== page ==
Walthall as Colonel Benjamin Cameron The Little Colonel Miriam Cooper as Margaret Cameron, elder sister Mary Alden as Lydia Brown, Stoneman s housekeeper Ralph Lewis as Austin Stoneman, Leader of the House George Siegmann as Silas Lynch Walter Long as Gus, the renegade Wallace Reid as Jeff, the blacksmith Joseph Henabery as Abraham Lincoln Elmer Clifton as Phil Stoneman, elder son Robert Harron as Tod Stoneman Josephine Crowell as Mrs.

Cameron Spottiswoode Aitken as Dr. Cameron George Beranger as Wade Cameron, second son Maxfield Stanley as Duke Cameron, youngest son Jennie Lee as Mammy, the faithful servant Donald Crisp as General Ulysses S. Grant Howard Gaye as General Robert E. Harry Braham as Cameron s faithful servant Edmund Burns as Klansman David Butler as Union soldier Confederate soldier William Freeman as Jake, a mooning sentry at Federal hospital Sam De Grasse as Senator Charles Sumner Olga Grey as Laura Keene Russell Hicks Elmo Lincoln as ginmill owner slave auctioneer Eugene Pallette as Union soldier Harry Braham as Jake Nelse Charles Stevens as volunteer Madame Sul-Te-Wan as woman with gypsy shawl Raoul Walsh as John Wilkes Booth Lenore Cooper as Elsie s maid Violet Wilkey as young Flora Tom Wilson as Stoneman s servant Donna Montran as belles of 1861 Alberta Lee as Mrs.

Mary Todd Lincoln Allan Sears as Klansmen Vester Pegg Alma Rubens Mary Wynn Jules White Monte Blue Gibson Gowland Fred Burns Charles King. 1911 version Edit. There was an uncompleted, now lost, 1911 version, titled The Clansman. It used Kinemacolor and a new sound process; one reason for this version s failure is the unwillingness of theater owners to purchase the equipment to show it. The director was William F.

Haddock, and the producer was George Brennan. Some scenes were filmed on the porches and lawns of Homewood Plantation, in Natchez, Mississippi. 26 One and a half reels were completed. Kinemacolor received a settlement from the producers of Birth when they proved that they had an earlier right to film the work. The footage was shown to the trade in an attempt to arouse interest. Early movie critic Frank E.

Woods attended; Griffith always credited Woods with bringing The Clansman to his attention. Development Edit. After the failure of the Kinemacolor project, in which Dixon was willing to invest his own money, 27 330 he began visiting other studios to see if they were interested. 28 page needed In late 1913, Dixon met the film producer Harry Aitken, who was interested in making a film out of The Clansman ; through Aitken, Dixon met Griffith. 28 page needed Like Dixon, Griffith was a Southerner, a fact that Dixon points out; 29 295 Griffith s father served as a colonel in the Confederate States Army and, like Dixon, viewed Reconstruction negatively.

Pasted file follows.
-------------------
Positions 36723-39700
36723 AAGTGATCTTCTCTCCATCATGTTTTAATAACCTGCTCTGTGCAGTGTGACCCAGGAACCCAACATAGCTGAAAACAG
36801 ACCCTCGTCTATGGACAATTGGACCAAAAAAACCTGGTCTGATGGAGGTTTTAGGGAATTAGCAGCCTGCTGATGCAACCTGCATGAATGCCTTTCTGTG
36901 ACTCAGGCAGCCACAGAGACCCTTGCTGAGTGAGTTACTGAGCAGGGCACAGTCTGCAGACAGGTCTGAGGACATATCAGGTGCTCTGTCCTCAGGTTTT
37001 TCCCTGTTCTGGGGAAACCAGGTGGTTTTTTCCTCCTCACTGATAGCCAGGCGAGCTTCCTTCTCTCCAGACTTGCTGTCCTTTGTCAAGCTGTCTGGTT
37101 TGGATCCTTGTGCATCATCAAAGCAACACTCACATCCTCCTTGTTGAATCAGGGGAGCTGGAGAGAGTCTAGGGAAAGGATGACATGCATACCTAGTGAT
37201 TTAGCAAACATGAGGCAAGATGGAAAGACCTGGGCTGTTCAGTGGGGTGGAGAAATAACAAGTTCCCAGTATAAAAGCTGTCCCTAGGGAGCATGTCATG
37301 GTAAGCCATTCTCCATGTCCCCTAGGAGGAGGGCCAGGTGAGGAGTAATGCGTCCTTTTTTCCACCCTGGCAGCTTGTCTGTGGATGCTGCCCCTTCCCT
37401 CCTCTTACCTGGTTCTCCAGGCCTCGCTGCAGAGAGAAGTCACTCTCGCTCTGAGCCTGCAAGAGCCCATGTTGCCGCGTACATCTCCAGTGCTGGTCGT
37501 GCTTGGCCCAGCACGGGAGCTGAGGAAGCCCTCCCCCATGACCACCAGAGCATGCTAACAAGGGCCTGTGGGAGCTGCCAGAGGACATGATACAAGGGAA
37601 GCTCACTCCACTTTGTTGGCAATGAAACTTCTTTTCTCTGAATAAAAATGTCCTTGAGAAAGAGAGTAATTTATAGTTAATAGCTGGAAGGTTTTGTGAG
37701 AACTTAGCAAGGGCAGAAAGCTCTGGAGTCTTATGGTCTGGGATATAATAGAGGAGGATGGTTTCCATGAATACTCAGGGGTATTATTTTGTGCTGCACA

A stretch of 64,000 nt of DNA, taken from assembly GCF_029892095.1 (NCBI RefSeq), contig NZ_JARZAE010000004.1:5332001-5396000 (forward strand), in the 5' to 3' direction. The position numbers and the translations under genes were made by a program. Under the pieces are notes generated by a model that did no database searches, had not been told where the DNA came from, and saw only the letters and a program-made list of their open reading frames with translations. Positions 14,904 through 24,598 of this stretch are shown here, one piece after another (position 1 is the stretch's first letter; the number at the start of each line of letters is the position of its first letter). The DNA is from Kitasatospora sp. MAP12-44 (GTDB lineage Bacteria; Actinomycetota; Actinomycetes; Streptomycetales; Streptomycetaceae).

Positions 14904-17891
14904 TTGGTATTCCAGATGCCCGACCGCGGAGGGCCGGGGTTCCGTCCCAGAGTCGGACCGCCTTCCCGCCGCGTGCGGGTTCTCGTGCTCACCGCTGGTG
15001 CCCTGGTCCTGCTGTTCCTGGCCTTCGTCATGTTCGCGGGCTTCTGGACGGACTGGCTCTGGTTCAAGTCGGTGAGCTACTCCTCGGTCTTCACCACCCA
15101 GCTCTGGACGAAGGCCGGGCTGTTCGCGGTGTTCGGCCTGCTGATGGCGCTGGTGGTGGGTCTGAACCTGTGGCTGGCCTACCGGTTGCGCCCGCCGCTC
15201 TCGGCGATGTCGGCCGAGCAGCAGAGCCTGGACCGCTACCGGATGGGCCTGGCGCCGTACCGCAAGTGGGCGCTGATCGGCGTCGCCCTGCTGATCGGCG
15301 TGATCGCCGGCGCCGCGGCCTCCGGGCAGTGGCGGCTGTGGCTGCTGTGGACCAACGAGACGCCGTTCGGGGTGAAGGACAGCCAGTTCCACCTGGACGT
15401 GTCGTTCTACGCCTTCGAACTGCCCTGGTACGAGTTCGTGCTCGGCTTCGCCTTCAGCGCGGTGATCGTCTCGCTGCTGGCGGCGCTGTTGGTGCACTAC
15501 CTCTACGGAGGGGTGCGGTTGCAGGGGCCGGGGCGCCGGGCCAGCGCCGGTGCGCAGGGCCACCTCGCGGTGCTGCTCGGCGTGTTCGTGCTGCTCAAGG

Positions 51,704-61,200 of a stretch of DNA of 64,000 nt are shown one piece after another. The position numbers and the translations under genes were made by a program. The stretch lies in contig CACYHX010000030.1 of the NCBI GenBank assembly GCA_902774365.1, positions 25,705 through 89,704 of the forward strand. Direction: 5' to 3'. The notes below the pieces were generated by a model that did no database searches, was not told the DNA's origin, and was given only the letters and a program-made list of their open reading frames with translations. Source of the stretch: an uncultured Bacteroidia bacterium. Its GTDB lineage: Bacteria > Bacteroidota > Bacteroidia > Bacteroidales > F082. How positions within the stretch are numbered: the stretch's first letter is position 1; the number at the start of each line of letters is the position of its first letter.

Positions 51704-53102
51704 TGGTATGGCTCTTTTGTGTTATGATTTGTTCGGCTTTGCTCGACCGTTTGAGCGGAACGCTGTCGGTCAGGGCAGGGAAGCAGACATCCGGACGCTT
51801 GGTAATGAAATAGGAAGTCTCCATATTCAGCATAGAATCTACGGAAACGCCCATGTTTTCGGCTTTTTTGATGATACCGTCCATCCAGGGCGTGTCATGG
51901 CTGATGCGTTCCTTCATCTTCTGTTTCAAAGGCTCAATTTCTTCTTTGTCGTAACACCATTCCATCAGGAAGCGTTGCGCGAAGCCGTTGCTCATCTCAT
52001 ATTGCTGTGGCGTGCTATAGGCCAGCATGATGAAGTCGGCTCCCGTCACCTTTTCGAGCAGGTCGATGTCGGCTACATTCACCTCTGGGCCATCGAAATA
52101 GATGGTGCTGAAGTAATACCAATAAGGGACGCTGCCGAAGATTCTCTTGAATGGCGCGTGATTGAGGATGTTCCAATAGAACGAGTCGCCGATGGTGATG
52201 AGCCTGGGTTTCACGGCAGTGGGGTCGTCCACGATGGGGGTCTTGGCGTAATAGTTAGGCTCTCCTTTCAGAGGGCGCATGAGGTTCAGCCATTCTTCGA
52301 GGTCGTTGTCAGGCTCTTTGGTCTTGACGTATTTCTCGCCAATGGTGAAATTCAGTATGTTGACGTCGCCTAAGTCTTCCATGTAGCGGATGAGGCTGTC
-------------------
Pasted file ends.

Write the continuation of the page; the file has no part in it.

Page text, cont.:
Griffith believed that a passage from The Clansman where Klansmen ride to the rescue of persecuted white Southerners could be adapted into a great cinematic sequence. 30 Griffith first announced his intent to adapt Dixon s play to Gish and Walthall after filming Home Sweet Home in 1914. Birth of a Nation follows The Clansman the play nearly scene by scene. 32 According to Karen Crowe, t here is not a single event, word, character, or circumstance taken from The Leopard s Spots. 31 xvii While some sources also credit The Leopard s Spots as source material, Russell Merritt attributes this to the original 1915 playbills and program for Birth which, eager to flaunt the film s literary pedigree, cited both The Clansman and The Leopard s Spots as sources.

Any likenesses between the film and The Leopard s Spots occur because some similar scenes, circumstances, and characters appear in both books. 31 xvii xviii. Griffith agreed to pay Thomas Dixon 10,000 equivalent to 255,249 in 2019 for the rights to his play The Clansman. Since he ran out of money and could afford only 2,500 of the original option, Griffith offered Dixon 25 percent interest in the picture. Dixon reluctantly agreed, and the unprecedented success of the film made him rich.

Dixon s proceeds were the largest sum any author had received up to 2007 for a motion picture story and amounted to several million dollars. 33 The American historian John Hope Franklin suggested that many aspects of the script for The Birth of a Nation appeared to reflect Dixon iqoption for mac concerns more than Griffith s, as Dixon had an obsession in his novels of iqoption for mac in loving detail the lynchings of Black men, which did not reflect Griffith s interests.

Filming Edit. Griffith began filming on July 4, 1914 34 and was finished by October 1914. 28 421 Some filming took place in Big Bear Lake, California. Griffith took over the Hollywood studio of Kinemacolor. West Point engineers provided technical advice on the American Civil War battle scenes, providing Griffith with the artillery used in the film.